A Teacher, a Piece of Toilet Paper, and a Lesson in Grace
Out of all the moments we experience in our daily lives, there are certain memories that seem to be seared into our stories. I can’t remember what I ate last week, but I will never forget a moment in Mrs. Short’s 3rd grade class.
I have never enjoyed being cold. Growing up in the Midwest, my elementary school had a policy that if it was above freezing, we went outside. Even as a 9 year old, I thought this was crazy.
One winter morning, I stared a the clock, dreading recess, so when it was time for a bathroom break, I devised this seemingly flawless plan to create a note to excuse myself from the forced playtime. I snuck a pencil into my pocket and proceeded to hide in a stall until I had written a note on a piece of tissue-paper thin toilet paper. I have never claimed to be a genius, but my nine year old self thought this would work. I signed it from mom and tucked it away until recess time.
As Mrs. Short announced that the students were free to head outside where the teacher on duty that day oversaw them, I approached her and handed my toilet paper note where my “mother” insisted it was too cold for me to go outside that day.
I stood expectantly waiting for a reply. I began to question if it would work. You know those moments when you had a good idea but as time went on you began to backpedal. I began to sweat it. I had lied, and I knew I was busted.
From the smirk slowly distorting Mrs. Short’s normally stoic face, even at a young age, I knew she didn’t buy it. I was prepared for questions…a lecture…maybe even being sent to the principal’s office.
But, all that came was, “Well, for today, I could sure use some help with a few things.” And she put me to work. I loved every moment of it. And, I didn’t need a lecture, because she let me know, without so many words, that it wouldn’t become habit, that lying is wrong, and parents don’t use crayon on school toilet paper for excusing their kids from recess. 🙂
The Power of a Story
Stories don’t have to be profound to make huge impacts on our lives. Some of the most poignant memories in my life have happened in these ordinary moments of the daily rituals of life.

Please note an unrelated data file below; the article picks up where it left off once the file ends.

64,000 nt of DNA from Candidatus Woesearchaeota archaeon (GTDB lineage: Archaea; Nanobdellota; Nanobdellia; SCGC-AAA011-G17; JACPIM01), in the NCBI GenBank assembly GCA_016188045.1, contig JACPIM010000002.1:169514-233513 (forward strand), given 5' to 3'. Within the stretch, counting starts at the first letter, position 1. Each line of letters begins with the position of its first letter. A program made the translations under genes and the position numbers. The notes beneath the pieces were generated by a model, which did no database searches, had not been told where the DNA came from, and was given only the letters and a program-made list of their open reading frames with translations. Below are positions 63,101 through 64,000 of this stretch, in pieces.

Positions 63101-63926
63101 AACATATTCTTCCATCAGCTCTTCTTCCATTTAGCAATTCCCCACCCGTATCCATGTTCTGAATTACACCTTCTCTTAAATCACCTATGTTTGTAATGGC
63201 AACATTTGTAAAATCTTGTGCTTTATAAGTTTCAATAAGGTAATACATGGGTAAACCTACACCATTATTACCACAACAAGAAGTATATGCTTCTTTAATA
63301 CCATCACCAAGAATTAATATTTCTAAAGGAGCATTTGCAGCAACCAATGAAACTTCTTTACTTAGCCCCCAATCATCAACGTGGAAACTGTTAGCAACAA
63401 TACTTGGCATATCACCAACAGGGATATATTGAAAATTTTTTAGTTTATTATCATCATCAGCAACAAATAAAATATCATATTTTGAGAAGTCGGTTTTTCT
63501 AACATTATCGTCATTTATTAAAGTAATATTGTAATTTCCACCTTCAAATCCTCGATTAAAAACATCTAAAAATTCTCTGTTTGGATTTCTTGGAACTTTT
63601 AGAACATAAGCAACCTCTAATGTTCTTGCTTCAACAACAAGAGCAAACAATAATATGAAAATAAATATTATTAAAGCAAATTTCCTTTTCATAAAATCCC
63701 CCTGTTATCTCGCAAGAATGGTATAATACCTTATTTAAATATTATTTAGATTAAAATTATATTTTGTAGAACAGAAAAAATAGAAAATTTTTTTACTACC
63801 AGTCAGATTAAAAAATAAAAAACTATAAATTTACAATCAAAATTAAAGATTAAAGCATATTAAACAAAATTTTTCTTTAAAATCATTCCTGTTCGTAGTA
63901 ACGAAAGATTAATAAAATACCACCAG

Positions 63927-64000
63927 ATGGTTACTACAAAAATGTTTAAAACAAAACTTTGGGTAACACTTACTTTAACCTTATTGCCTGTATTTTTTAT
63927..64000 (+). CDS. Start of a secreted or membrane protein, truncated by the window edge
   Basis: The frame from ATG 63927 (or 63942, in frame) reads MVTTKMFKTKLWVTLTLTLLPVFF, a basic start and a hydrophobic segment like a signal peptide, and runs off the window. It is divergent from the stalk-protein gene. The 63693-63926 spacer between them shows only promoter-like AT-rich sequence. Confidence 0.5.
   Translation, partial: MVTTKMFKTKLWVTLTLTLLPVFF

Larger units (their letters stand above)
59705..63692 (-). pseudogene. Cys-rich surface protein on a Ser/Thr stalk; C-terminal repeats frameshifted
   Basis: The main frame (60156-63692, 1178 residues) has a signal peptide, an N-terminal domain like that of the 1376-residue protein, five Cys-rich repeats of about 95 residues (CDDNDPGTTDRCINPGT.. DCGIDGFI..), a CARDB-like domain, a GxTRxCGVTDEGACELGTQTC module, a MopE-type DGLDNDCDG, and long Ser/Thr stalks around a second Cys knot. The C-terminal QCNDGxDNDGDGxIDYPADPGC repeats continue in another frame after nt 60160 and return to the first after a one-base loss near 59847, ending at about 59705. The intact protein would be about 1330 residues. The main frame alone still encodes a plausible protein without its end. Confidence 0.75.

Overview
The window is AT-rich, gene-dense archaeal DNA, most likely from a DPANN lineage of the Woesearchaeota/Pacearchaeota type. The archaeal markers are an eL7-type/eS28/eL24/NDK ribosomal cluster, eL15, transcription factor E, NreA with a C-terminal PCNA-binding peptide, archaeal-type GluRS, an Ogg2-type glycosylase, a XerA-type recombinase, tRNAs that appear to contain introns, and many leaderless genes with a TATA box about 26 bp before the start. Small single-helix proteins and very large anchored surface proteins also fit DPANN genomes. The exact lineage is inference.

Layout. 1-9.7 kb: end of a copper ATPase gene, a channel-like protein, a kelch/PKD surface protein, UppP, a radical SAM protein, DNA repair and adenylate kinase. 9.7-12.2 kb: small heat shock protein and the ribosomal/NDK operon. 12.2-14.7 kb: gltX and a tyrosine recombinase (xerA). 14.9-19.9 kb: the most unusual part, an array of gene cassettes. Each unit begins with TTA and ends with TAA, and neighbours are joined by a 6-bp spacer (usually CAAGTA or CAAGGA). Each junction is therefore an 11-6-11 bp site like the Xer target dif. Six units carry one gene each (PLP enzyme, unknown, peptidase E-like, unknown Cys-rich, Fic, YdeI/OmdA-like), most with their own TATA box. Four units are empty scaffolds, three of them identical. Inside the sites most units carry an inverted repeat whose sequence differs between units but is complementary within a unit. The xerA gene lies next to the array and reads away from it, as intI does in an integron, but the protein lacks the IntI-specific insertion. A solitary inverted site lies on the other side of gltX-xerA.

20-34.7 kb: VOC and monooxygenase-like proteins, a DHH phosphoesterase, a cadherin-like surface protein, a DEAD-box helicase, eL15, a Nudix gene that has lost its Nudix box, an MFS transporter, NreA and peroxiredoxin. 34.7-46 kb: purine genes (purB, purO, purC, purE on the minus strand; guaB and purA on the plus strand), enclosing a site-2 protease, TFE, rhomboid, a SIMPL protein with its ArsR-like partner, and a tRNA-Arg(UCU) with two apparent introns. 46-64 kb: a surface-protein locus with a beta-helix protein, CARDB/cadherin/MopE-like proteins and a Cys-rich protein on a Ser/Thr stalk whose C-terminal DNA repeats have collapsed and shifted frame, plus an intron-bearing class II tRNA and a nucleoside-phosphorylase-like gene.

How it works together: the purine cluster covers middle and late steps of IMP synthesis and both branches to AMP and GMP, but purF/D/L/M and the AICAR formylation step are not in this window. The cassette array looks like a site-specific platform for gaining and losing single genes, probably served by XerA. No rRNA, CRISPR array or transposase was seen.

Can you imagine what my story would be if I had received what I deserved in that moment? If Mrs. Short had demeaned me in front of my peers…if I had been sent to the office for lying to a teacher…if she had called my parents to tell them what a ridiculous child I was?
But my teacher knew who I really was and that this was just a girl who hated to be cold and had a fondness for her teacher and loved to help.
I never used anymore toilet paper to forge notes from my parents. I also remember asking God to forgive me for lying. I wasn’t mature or brave enough to verbalize it to Mrs. Short. But she knew. We exchanged an unspoken understanding as we worked to clean the room.
A Lesson in Grace
“For when we were yet without strength, in due time Christ died for the ungodly. For scarcely for a righteous man will one die: yet peradventure for a good man some would even dare to die. But God commendeth (showed) his love toward us, in that, while we were yet sinners, Christ died for us.Romans 5:6-8 KJV
God didn’t wait for us to show our worth before He sent His son to the cross. While we were dead in our sins, Christ died for us. He calls to us to come even before we humble ourselves before Him. This is the mystery of His grace and mercy to us. He sees our attempts to write our own notes and invites us into a better way. He calls us to relationship.
Imagine what a small grace offered could do for someone else who is metaphorically tired of going out in the cold when they could be inside with the books and warmth. Maybe they are afraid to simply ask. Maybe their greater need is to work alongside a teacher and experience a small kindness with no strings attached.
Have you thanked God lately for rescuing you when you didn’t deserve it?
Have you allowed the grace of God to fill you to overflowing so that it spills out onto others who need a glimpse of it for themselves?
Growing in our faith requires us to practice what we read and understand about God. We are to be imitators of Christ. This is the not-so-secret, secret to knowing God. Nothing delights Him more than seeing that we walk in truth.
In what ways can you be a Mrs. Short today and give out grace to someone who doesn’t deserve it? To someone who makes a mistake or lacks common sense even? 🙂 If you have experienced one of these simple, unforgettable lessons in grace, I would love to hear about it in the comments below!